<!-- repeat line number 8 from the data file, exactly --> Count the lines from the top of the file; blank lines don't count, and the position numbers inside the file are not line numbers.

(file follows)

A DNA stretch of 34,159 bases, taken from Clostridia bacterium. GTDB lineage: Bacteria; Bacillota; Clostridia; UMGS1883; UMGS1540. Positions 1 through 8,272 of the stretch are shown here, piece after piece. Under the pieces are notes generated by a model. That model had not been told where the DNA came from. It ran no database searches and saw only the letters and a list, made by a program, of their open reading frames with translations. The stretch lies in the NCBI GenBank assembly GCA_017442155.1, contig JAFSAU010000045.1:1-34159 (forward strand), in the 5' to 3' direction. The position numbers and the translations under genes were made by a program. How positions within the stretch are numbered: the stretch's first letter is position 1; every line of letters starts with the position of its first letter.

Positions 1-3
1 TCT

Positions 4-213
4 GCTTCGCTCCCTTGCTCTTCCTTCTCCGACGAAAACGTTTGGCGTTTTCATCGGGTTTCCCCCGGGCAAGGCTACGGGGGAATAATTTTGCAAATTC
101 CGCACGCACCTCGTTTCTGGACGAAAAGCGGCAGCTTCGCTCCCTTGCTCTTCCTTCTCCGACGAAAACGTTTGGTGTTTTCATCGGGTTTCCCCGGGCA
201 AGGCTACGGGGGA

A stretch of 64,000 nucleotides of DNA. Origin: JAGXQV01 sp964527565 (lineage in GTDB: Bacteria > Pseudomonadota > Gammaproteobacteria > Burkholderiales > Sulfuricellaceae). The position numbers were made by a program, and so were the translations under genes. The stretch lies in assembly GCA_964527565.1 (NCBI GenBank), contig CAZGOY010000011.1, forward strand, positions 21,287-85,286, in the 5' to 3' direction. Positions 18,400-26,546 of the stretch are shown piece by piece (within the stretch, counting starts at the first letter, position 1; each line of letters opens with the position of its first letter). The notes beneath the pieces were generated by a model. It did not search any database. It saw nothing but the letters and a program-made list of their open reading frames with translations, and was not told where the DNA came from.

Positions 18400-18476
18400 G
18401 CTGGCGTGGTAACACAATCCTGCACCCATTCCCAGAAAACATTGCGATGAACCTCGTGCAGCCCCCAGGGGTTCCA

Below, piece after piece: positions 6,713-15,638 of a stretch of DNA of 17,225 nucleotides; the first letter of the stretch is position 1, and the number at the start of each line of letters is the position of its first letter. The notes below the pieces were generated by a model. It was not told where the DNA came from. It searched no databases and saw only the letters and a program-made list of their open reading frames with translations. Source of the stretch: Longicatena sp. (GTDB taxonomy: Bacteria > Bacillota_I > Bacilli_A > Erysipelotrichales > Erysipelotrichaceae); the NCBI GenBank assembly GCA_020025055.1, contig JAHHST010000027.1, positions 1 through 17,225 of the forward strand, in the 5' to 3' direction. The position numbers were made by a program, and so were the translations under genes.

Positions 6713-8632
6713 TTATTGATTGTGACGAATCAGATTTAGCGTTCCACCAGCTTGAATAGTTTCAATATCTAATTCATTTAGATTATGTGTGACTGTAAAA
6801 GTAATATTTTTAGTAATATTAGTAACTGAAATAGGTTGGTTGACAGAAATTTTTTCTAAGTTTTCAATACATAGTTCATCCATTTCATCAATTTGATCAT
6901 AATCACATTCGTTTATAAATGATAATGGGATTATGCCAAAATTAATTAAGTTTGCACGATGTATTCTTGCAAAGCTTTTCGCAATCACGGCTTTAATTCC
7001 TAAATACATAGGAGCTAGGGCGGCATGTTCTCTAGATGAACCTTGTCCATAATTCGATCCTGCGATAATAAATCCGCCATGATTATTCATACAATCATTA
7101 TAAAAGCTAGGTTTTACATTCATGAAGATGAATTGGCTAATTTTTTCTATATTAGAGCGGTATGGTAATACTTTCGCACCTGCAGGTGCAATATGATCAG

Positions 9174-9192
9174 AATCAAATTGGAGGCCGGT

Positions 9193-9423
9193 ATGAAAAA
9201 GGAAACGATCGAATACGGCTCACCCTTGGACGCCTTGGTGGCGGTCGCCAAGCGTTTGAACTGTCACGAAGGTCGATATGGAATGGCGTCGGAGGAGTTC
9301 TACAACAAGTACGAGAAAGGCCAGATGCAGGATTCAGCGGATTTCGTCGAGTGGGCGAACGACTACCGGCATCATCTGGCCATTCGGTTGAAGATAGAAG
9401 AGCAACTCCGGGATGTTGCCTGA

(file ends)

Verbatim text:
A stretch of 64,000 nucleotides of DNA. Origin: JAGXQV01 sp964527565 (lineage in GTDB: Bacteria > Pseudomonadota > Gammaproteobacteria > Burkholderiales > Sulfuricellaceae). The position numbers were made by a program, and so were the translations under genes. The stretch lies in assembly GCA_964527565.1 (NCBI GenBank), contig CAZGOY010000011.1, forward strand, positions 21,287-85,286, in the 5' to 3' direction. Positions 18,400-26,546 of the stretch are shown piece by piece (within the stretch, counting starts at the first letter, position 1; each line of letters opens with the position of its first letter). The notes beneath the pieces were generated by a model. It did not search any database. It saw nothing but the letters and a program-made list of their open reading frames with translations, and was not told where the DNA came from.